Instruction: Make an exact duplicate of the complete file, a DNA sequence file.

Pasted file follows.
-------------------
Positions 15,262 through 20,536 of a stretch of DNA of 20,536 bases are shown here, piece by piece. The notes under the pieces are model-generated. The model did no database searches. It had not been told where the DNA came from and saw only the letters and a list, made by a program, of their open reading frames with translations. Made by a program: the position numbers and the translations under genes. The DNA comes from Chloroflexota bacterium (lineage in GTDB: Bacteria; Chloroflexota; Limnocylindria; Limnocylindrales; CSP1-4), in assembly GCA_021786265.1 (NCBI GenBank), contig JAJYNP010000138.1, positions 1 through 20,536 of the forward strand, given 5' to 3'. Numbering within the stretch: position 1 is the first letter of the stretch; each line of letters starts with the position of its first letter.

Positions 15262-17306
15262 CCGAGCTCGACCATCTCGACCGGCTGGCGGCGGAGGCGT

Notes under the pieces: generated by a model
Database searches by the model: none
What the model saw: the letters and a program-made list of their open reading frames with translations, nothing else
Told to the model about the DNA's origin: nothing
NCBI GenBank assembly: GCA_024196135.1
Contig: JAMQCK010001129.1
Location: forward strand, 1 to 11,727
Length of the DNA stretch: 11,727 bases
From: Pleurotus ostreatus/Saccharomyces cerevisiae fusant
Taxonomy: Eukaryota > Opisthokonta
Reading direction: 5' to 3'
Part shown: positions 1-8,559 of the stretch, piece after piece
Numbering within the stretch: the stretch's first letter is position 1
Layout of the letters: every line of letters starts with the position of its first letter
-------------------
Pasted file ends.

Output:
Positions 15,262 through 20,536 of a stretch of DNA of 20,536 bases are shown here, piece by piece. The notes under the pieces are model-generated. The model did no database searches. It had not been told where the DNA came from and saw only the letters and a list, made by a program, of their open reading frames with translations. Made by a program: the position numbers and the translations under genes. The DNA comes from Chloroflexota bacterium (lineage in GTDB: Bacteria; Chloroflexota; Limnocylindria; Limnocylindrales; CSP1-4), in assembly GCA_021786265.1 (NCBI GenBank), contig JAJYNP010000138.1, positions 1 through 20,536 of the forward strand, given 5' to 3'. Numbering within the stretch: position 1 is the first letter of the stretch; each line of letters starts with the position of its first letter.

Positions 15262-17306
15262 CCGAGCTCGACCATCTCGACCGGCTGGCGGCGGAGGCGT

Notes under the pieces: generated by a model
Database searches by the model: none
What the model saw: the letters and a program-made list of their open reading frames with translations, nothing else
Told to the model about the DNA's origin: nothing
NCBI GenBank assembly: GCA_024196135.1
Contig: JAMQCK010001129.1
Location: forward strand, 1 to 11,727
Length of the DNA stretch: 11,727 bases
From: Pleurotus ostreatus/Saccharomyces cerevisiae fusant
Taxonomy: Eukaryota > Opisthokonta
Reading direction: 5' to 3'
Part shown: positions 1-8,559 of the stretch, piece after piece
Numbering within the stretch: the stretch's first letter is position 1
Layout of the letters: every line of letters starts with the position of its first letter